3. Prepare the Filling: Dice the onion and mince the garlic. Add 1 tbsp of olive oil to a pan and heat over medium. Add onions and cook for 1-2 minutes to soften. Add garlic. Be careful to adjust according to your particular stove's heating, you don't want to burn the garlic! Season with salt and fresh ground pepper, maybe even a little nutmeg if you want to be interesting.

4. Set the spinach aside to cool just a bit, about 8 minutes. In a bowl, beat the egg. Add a small amount of the spinach mixture and stir to make sure the egg won't curdle when you add it all. Then, gradually add more and more of the spinach to the egg until all combined.

5. Fill the Ravioli: Set yourself with a little ravioli assembly line. You'll need your wrappers, a spoon, a fork, a little bowl of water and a little bowl of flour. Here are the steps:

Form a small bowl shape with the wrapper in your fingers. Brush just a tiny bit of water on the edge of the wrapper.

With a spoon add just a small amount, about a teaspoon, of the filling to the middle of the wrapper.

Fold the wrapper in half and squeeze at the top middle. Make sure the two sides actually meld, the water should help. Then, move along the edge squeezing until the entire edge has been sealed shut.

Lay the ravioli onto a dry place on a cutting board or plate. Dip the fork tines into the small bowl of flour, then gently press the tines into the sealed edge of the ravioli to give it that happy little ruffled edge. This is optional, but I think makes it look so nice.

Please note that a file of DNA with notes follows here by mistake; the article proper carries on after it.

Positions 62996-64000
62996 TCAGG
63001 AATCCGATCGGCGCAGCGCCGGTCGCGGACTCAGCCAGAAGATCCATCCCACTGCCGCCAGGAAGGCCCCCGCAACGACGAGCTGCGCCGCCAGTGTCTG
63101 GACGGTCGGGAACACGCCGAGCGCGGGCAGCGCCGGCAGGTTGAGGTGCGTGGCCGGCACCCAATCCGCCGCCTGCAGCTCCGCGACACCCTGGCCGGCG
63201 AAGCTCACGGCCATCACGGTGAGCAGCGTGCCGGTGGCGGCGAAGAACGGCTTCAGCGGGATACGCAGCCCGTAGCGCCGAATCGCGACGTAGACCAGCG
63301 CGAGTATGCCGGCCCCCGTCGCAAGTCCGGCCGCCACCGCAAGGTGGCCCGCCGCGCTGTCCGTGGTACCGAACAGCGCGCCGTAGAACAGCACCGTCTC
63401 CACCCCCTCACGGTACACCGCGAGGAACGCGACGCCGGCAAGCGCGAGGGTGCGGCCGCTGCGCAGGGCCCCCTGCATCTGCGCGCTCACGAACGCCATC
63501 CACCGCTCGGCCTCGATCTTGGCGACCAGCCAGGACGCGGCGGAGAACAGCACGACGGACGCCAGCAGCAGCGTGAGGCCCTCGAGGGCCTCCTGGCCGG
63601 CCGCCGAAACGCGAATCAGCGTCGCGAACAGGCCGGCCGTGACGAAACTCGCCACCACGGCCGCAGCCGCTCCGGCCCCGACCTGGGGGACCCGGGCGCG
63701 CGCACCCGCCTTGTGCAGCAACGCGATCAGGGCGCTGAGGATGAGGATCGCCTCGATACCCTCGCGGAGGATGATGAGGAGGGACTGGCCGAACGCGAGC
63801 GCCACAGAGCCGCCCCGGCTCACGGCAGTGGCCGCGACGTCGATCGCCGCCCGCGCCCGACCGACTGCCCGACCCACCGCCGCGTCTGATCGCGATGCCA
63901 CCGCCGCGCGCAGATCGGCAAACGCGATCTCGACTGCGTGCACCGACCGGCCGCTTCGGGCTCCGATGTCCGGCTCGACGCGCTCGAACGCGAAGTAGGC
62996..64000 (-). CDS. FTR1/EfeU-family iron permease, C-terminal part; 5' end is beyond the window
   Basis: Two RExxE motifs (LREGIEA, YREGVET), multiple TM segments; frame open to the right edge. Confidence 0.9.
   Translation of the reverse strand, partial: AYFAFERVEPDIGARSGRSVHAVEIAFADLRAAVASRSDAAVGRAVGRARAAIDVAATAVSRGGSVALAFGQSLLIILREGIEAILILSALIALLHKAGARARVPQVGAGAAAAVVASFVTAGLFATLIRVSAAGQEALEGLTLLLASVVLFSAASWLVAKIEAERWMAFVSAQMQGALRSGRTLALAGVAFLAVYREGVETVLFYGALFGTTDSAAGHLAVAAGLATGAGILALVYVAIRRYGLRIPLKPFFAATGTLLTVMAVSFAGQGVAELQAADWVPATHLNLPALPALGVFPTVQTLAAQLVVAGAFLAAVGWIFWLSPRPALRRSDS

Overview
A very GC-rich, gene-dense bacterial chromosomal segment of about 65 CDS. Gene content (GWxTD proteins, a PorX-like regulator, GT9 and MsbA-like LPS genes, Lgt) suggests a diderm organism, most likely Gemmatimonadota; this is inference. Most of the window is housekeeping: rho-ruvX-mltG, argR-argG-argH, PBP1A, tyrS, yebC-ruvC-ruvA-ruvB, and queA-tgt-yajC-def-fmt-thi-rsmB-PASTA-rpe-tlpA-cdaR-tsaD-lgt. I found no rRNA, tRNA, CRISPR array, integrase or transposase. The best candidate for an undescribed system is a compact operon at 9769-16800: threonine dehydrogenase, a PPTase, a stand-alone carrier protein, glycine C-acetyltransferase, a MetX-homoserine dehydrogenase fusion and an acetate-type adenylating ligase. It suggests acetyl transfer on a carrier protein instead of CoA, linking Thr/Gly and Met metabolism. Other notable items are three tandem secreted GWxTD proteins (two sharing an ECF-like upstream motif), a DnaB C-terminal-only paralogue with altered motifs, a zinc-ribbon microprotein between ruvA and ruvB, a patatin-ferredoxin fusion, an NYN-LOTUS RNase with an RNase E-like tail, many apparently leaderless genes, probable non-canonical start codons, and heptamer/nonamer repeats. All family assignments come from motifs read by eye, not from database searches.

Repeat until you either run out of filling or wrappers.***

6. Cook the Ravioli: Fill a large pot with water and salt it. Bring to a boil. Once boiling, you may add up to about 10 ravioli to your pot. The ravioli are cooked when they float to the top of the water and stay there.

7.Scoop cooked ravioli out with a slotted spoon as they finish. Split into bowls or onto plates. Drizzle the garlic herb oil  on top. Sprinkle some Parmesan if desired (you do) and eat! Excellent with a side salad and some white wine, or by themselves for a light lunch. You could even serve these ON TOP of salad and use the herb oil and a little red wine vinegar as the dressing. Enjoy!

*** These ravioli freeze really well. Dust a baking sheet with some flour and arrange the ravioli on it as you fill them. Make sure they aren't touching! Put the ravioli on the sheet into the freezer overnight. The next day, pop the ravioli off the sheet and into freezer bags, and enjoy in the next few weeks!